Code of the Extraordinary Mind

Lakhiani, Vishen. The Code of the Extraordinary Mind: Ten Unconventional Laws to Redefine Your Life & Succeed on Your Own Terms. New York: Rodale, 2016.

Reason read: I learned about it from a running magazine, so you know I just had to read it.

From just the introduction Code of the Extraordinary Mind is intriguing. Lakhiani shares that he was born “…with a mind that loved learning how to hack life…” (p xvi). His book gives the reader permission to dare to question perception as well as reality. This may be considered a self-help book but I also consider it part memoir. Lakhiani shares a bit of himself through the book. He is not shy about unveiling past personal failures or triumphs. I found his methods of parenting enlightening, and even though I don’t have children I want others to apply his techniques! Is that rude of me to say? Seriously, when he asks his child what do you love about yourself or what are you grateful for, my heart melted.

Quotes that grabbed me: “It’s time to uninstall what isn’t working” (p 32) and “Our definition of what is normal is nothing more than what is programmed into us” (p 56). I would add to this last quote by saying I believe our definition of normal is also defined by commonality. If everyone had three heads the idea of just one would be foreign. You believe what you know.

My only pet peeve. I am not a fan of repetitiveness and I found Lakhiani mentioning MindValley (his company) too often. It began to sound like a sales pitch after awhile, especially when he promised “more information” on that site.

Author fact: Not only does Lakhiani have his own website, he actually has three. Look ’em up.

Book trivia: Lakhiani includes “napkin” drawings. Kinda cool.

 


Books and Spooks

If you have been keeping up with me, myself and moi then you know we love Halloween. Odd. Odd because we can’t watch Walking Dead or go to Fright Fest without peeing our pants. What I love about Halloween is the potential for witchcraft, darkness & something intangibly spooky, if that makes sense. I love mysteries and there is no greater mystery than death. Right? Jack-o-Laterns glowing on doorsteps. Ominous crows watching silently from the trees. Candlelight shadows wavering on the wall. Cemeteries shrouded in the fog…I love it all.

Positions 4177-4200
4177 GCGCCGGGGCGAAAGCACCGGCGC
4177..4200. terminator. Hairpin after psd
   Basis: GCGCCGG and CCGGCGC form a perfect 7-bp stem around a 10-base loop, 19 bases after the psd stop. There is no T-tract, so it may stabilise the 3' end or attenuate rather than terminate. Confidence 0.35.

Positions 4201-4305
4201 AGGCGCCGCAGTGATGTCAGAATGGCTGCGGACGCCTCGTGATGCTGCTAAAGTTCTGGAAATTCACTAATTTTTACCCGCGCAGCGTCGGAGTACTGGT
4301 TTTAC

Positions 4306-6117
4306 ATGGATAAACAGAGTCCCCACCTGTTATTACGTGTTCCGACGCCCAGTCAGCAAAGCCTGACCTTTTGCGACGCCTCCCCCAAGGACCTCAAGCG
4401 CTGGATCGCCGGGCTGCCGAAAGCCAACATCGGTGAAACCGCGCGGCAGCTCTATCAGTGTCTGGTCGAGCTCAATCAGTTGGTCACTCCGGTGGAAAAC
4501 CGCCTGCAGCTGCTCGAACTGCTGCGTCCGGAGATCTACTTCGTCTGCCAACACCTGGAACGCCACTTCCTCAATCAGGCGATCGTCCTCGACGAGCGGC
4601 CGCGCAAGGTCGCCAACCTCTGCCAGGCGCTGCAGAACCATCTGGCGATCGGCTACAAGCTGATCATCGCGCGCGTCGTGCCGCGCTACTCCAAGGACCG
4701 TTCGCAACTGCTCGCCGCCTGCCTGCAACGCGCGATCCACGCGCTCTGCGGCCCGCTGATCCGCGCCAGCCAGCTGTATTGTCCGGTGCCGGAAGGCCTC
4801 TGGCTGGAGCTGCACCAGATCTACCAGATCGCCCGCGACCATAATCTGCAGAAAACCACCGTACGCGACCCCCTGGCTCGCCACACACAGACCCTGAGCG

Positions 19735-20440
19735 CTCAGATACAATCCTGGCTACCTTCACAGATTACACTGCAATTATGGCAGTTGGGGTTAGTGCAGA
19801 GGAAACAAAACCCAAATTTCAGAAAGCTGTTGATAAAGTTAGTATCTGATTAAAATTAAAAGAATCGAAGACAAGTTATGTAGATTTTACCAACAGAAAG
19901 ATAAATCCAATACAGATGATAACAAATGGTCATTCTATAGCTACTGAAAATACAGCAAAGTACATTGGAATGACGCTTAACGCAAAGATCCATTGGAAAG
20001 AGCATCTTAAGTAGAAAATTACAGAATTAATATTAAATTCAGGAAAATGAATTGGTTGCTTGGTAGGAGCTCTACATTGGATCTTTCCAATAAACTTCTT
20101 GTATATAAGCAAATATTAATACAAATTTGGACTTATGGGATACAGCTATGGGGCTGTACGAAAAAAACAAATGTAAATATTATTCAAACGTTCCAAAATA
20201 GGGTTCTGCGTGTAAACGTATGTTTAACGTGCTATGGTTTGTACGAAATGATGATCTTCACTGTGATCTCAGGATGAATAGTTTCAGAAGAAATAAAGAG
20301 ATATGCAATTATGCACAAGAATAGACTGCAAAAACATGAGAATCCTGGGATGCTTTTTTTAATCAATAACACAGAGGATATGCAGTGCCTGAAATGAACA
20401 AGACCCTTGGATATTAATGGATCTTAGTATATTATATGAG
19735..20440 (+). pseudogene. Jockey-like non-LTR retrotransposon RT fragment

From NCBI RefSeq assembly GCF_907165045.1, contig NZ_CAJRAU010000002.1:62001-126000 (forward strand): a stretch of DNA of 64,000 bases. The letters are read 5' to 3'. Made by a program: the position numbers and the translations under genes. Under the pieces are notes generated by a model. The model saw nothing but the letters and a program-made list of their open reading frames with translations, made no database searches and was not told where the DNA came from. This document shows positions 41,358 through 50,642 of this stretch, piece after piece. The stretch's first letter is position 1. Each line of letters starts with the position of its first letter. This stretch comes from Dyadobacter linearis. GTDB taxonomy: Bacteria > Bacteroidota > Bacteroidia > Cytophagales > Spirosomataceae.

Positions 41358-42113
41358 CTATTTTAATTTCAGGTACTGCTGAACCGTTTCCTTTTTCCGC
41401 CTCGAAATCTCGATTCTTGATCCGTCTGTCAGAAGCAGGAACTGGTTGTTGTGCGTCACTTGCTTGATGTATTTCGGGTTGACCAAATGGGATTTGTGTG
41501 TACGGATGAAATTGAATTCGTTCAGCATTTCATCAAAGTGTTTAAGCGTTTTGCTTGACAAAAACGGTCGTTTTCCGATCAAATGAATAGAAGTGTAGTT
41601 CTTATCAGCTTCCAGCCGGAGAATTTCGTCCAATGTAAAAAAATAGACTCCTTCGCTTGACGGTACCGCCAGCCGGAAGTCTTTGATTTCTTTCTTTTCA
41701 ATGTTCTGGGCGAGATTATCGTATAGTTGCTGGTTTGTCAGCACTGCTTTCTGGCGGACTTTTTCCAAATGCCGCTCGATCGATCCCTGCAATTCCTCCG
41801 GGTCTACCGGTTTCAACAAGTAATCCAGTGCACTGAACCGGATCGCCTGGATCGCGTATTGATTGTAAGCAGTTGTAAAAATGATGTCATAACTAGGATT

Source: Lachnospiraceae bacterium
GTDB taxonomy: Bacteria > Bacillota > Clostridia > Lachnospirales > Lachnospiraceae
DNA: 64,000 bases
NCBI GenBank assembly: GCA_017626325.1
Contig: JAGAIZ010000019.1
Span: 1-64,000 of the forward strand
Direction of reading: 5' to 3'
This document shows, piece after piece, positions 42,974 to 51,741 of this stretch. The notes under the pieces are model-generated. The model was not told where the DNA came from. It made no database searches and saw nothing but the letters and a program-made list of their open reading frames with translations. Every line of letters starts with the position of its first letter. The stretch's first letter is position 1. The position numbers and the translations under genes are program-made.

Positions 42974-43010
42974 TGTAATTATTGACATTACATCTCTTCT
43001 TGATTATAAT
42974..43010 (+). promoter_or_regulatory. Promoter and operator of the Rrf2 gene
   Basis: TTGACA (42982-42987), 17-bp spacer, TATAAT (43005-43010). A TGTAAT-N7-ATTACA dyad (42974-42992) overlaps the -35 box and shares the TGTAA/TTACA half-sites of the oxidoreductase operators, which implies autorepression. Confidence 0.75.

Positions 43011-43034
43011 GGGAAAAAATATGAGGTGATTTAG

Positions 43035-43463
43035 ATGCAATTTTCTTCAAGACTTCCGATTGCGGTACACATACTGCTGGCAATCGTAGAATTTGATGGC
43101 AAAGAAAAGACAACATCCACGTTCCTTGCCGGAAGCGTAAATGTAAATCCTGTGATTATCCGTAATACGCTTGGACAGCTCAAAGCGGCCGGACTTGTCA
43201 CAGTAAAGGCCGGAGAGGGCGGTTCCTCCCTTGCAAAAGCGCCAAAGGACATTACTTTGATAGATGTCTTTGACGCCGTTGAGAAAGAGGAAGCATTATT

In other news, I bailed for the first time ever on a half marathon but made it home-home to put up a ceiling for my mother. And speaking of Monhegan, we almost got caught in Hurricane Matthew! Somehow we managed to get out just in time.
Having said all that, unrelatedly here are the books:

  • The Saturdays by Elizabeth Enright – to continue the series started last month in honor of Enright’s birth month. Took me two days to read.
  • Merry Misogynist by Colin Cotterill – to continue the series started last May in honor of Rocket Day. Took me two days to read.
  • Texaco by Patrick Chamoiseau – in honor of magical realism month. Took me the entire month and I still didn’t finish it.
  • A Blessing on the Moon by Joseph Skibell – an audio book in honor of Halloween (this was my favorite story).
  • Drink to Yesterday by Manning Coles – in honor of Octoberfest in Germany. Another really short book.
  • The Ape and the Sushi Master by Frans de Waal – in honor of Gorilla month being in October.
  • The Aeneid by Virgil – in honor of Poetry month (celebrated in Great Britain).
  • Hush by Jacqueline Woodsen – an audio book in honor of kids. This was only three discs long.

For fun:

  • The Code of the Extraordinary Mind by Vishen Lakhiani because I saw it in a running magazine.

For LibraryThing: nada


Aught to be October

October is…another half marathon. Maybe another trip to Monhegan (not sure yet thanks to it being hurricane season) but what I’m sure about is definitely reading more, more, more books!

  • Texaco by Patrick Chamoiseau – in honor of magical realism month
  • The Merry Misogynist by Colin Cotterill – to continue the series started in May in honor of Laos Rocket Day
  • A Blessing on the Moon by Joseph Skibell (AB) – in honor of Halloween
  • Toast to Tomorrow by Manning Coles – in honor of October being the best time to visit Germany. Note: just found out this is the second Tommy Hambledon book in the series so you will probably see A Drink to Yesterday before A Toast to Tomorrow.
  • Ape and the Sushi Master by Frans de Waal – in honor of October being Gorilla Month
  • The Saturdays by Elizabeth Enright – to “continue” the series started in September in honor of Enright’s birth month (yes, another series read slightly out of order).

For fun:

  • The Code of the Extraordinary Mind by Vishen Lakhiani. Don’t ask.

If there is time I would like to add Aeneid by Virgil in honor of Great Britain’s poetry month.